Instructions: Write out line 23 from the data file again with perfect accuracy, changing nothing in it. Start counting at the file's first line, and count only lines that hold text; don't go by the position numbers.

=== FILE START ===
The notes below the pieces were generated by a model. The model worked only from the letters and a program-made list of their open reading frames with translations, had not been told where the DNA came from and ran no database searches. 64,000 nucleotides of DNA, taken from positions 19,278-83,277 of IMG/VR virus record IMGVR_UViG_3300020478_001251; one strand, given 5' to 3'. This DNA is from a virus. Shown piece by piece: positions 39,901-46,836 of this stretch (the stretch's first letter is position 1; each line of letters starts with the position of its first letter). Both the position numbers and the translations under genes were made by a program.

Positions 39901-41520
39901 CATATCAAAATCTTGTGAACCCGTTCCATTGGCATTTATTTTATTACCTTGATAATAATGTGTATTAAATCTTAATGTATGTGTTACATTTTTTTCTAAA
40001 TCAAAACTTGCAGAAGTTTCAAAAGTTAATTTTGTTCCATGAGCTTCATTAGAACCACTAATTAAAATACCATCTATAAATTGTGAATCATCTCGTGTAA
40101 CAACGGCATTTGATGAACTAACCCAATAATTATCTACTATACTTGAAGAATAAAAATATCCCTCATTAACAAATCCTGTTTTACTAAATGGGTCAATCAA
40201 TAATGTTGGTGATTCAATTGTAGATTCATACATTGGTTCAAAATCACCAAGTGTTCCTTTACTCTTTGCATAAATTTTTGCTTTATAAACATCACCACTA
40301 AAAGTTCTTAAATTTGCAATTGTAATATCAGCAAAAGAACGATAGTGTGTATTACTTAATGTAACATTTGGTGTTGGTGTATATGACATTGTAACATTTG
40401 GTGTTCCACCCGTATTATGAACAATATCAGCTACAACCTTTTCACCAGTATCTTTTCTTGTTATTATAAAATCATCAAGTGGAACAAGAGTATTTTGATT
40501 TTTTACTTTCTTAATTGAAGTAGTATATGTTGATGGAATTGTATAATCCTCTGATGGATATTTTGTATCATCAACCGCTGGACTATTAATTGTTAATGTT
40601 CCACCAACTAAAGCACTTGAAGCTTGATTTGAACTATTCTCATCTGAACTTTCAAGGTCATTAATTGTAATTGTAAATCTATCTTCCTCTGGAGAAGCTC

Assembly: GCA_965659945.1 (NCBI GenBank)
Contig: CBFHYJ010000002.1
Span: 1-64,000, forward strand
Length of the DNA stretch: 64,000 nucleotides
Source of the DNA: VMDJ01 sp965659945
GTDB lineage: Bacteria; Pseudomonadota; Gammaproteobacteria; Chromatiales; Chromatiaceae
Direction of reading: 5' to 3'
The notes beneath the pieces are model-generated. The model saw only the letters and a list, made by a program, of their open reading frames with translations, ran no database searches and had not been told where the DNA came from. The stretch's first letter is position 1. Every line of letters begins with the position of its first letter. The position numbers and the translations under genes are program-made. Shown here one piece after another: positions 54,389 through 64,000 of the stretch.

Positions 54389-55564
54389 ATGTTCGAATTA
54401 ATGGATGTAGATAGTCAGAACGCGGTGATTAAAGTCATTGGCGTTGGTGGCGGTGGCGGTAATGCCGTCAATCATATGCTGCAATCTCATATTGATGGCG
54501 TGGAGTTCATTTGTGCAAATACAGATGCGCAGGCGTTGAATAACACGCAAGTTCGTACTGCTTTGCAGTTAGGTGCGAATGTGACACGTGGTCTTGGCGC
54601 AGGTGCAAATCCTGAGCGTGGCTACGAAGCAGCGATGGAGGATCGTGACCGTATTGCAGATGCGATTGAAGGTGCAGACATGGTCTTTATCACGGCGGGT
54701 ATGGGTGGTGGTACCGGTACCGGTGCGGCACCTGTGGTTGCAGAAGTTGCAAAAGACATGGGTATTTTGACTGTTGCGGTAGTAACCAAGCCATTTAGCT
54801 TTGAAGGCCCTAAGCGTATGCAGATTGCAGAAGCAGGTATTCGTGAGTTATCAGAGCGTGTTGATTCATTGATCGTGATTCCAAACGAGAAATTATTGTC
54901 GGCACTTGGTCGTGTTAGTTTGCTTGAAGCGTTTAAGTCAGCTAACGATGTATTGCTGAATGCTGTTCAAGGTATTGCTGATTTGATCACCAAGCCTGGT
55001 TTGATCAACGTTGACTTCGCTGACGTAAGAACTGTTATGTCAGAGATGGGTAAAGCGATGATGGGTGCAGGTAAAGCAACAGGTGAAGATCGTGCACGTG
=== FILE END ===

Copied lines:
54601 AGGTGCAAATCCTGAGCGTGGCTACGAAGCAGCGATGGAGGATCGTGACCGTATTGCAGATGCGATTGAAGGTGCAGACATGGTCTTTATCACGGCGGGT